A week after getting swept by Pittsburgh, the Georgia Tech baseball team returned above the .500 mark in ACC play by sweeping Duke at home by 7-4, 5-1 and 1-0 scores. Tech is now 19-13 overall and 8-7 in the ACC.
Sunday starter Matthew Grimes continued his strong season in his return from Tommy John surgery, throwing six shutout innings. Grimes is 4-1 with a 3.21 ERA despite a .272 opponent batting average. Reliever Sam Clay lowered his ERA to 0.42, appearing in all three games and not allowing any runs.
Second baseman Mott Hyde extended his hitting streak to 10 games, during which he has hit .366.
Some other trivia:
1. The rest of the way for Tech is an arduous route. The Jackets’ remaining series are against Florida State (No. 2 in RPI, according to boydsworld.com), Maryland (13), N.C. State (42), Virginia Tech (115) and Virginia (10). The Maryland, N.C. State and Virginia series are on the road.
Tech is No. 56 in RPI, according to boydsworld.com. It’s entirely plausible that the Jackets could lose four of their final five ACC series. That said, while the Jackets were swept by Pittsburgh (111) two weekends ago, they also beat North Carolina (65) and Miami (No. 26).
To get into the NCAA tournament, Tech could have to win three of the final five series. (There’s an additional non-conference series at the end of the regular season against South Florida.) Boyd Nation, who operates boydsworld.com (I’m not sure if Nation is actually his last name; I suspect it is), wrote to me that ACC and SEC teams “seldom make it higher than about # 47,” which was an interesting delineation point, but, who am I to question Boyd Nation?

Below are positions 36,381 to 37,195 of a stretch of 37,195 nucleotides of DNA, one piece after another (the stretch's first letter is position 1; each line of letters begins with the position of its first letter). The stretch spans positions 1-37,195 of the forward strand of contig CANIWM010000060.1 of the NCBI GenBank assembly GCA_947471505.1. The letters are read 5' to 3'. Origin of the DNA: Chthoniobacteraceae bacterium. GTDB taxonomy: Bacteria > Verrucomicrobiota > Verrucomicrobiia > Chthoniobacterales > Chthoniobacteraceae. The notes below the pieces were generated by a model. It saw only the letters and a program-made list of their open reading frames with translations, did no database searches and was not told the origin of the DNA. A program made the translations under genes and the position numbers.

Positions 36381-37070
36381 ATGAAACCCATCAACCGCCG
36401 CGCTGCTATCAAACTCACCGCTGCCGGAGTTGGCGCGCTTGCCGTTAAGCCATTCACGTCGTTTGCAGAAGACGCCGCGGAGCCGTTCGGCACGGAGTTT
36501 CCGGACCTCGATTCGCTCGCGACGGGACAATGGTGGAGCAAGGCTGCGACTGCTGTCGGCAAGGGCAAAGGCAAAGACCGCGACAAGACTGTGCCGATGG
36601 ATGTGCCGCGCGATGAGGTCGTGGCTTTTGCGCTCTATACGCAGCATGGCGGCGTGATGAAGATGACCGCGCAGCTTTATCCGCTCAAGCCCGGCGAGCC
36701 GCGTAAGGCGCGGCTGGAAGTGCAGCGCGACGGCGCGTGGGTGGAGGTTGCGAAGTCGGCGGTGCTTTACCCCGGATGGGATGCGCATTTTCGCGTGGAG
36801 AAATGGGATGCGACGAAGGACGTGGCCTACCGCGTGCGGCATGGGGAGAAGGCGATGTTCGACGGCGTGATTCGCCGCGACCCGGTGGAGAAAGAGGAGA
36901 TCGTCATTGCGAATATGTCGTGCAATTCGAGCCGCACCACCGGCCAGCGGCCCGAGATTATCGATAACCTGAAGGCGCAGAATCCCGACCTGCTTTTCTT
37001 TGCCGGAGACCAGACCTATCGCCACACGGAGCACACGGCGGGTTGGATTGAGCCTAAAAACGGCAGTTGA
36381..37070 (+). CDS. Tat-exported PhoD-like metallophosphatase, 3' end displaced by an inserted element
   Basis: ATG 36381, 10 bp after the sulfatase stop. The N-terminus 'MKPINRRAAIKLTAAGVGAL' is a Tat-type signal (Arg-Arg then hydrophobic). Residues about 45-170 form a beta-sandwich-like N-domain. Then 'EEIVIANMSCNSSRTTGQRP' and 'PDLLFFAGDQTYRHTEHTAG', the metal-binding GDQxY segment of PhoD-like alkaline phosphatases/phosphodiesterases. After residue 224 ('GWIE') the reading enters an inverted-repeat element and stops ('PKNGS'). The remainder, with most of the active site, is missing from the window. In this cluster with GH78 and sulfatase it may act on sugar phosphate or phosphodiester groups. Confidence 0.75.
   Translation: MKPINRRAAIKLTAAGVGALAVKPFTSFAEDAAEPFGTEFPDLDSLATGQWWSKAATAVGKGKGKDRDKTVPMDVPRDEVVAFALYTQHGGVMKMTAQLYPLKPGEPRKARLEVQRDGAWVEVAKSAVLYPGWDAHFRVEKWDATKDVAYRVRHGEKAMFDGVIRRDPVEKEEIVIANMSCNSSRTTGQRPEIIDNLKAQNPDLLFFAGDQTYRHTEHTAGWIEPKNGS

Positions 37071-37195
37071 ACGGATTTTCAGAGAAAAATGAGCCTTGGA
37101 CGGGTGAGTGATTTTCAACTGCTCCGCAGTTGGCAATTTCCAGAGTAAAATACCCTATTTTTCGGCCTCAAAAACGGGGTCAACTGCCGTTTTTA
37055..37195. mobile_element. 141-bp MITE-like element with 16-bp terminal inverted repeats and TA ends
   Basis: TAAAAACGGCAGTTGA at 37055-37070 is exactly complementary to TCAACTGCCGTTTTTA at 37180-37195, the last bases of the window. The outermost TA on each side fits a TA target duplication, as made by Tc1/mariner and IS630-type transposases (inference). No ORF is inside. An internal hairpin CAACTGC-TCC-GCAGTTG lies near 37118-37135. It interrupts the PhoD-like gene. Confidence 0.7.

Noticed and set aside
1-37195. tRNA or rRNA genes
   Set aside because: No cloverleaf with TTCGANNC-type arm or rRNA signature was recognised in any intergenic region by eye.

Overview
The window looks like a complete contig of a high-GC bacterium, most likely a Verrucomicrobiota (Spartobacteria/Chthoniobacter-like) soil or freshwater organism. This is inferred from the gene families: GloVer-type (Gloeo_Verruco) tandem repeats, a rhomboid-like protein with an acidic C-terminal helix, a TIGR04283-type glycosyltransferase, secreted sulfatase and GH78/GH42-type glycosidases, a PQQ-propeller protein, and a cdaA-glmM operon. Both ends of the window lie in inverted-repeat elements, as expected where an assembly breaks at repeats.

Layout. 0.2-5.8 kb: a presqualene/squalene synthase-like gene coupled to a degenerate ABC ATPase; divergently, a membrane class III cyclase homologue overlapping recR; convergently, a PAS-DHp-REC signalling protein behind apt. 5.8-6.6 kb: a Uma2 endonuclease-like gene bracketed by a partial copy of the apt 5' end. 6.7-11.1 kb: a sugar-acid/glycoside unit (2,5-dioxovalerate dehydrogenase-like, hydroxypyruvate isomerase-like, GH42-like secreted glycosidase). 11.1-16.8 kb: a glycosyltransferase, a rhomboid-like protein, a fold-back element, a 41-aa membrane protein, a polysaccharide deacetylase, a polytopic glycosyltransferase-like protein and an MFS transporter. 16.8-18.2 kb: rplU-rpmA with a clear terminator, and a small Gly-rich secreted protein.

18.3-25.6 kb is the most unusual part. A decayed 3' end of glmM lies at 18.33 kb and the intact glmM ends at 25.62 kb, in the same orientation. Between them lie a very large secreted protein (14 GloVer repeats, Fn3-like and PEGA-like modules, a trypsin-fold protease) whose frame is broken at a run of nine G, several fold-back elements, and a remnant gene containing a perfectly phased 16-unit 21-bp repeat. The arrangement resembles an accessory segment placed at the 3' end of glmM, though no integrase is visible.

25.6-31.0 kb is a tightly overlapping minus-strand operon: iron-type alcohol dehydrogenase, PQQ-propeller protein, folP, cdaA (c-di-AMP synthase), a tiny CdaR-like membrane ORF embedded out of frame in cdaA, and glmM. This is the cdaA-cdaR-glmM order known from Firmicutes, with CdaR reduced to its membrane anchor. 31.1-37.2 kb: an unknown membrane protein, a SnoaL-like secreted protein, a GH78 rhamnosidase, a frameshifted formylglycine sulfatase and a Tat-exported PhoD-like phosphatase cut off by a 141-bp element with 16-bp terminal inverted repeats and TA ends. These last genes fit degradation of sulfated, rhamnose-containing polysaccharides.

2. Pitching out of the bullpen and another year’s experience seem to be making a remarkable difference for Dusty Isaacs. Last year, Isaacs typically struggled as a starter but pitched much better out of the bullpen. He was converted to a full-time reliever this season and has a staff-leading 2.39 ERA, though his .264 opponent batting average is a bit heavy.
One significant difference for Isaacs: no home runs and four extra-base hits in 26 1/3 innings thus far. Last year, he gave up 11 home runs and 24 extra-base hits in 82 2/3 innings. As a result, he had a 4.90 ERA despite a slightly better opponent batting average (.260).
3. To that end, another number-crunched note: Tech’s opponent batting average is relatively similar, .253 this year and .263 last year. Tech gives up 8.4 hits per nine innings this year after giving up 8.9 hits per nine innings last year. The strikeout/walk ratio (1.67 this year, 1.73 last year) are practically the same.
Yet the ERA is 3.30 this year after it was a bloated 4.35 last year. The most noticeable difference is home runs. Last year, the Jackets gave up one every 14.2 innings – about two every three games – while the rate this season is one per 29.8, about one every third game.